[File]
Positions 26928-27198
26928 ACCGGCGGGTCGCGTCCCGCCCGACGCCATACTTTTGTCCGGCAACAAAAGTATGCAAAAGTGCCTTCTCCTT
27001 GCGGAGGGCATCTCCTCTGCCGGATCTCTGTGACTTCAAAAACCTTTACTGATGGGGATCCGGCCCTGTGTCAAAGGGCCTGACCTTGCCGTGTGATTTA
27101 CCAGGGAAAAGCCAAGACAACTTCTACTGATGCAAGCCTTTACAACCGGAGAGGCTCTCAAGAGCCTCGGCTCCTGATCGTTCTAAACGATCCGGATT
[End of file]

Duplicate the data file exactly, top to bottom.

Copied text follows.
Positions 26928-27198
26928 ACCGGCGGGTCGCGTCCCGCCCGACGCCATACTTTTGTCCGGCAACAAAAGTATGCAAAAGTGCCTTCTCCTT
27001 GCGGAGGGCATCTCCTCTGCCGGATCTCTGTGACTTCAAAAACCTTTACTGATGGGGATCCGGCCCTGTGTCAAAGGGCCTGACCTTGCCGTGTGATTTA
27101 CCAGGGAAAAGCCAAGACAACTTCTACTGATGCAAGCCTTTACAACCGGAGAGGCTCTCAAGAGCCTCGGCTCCTGATCGTTCTAAACGATCCGGATT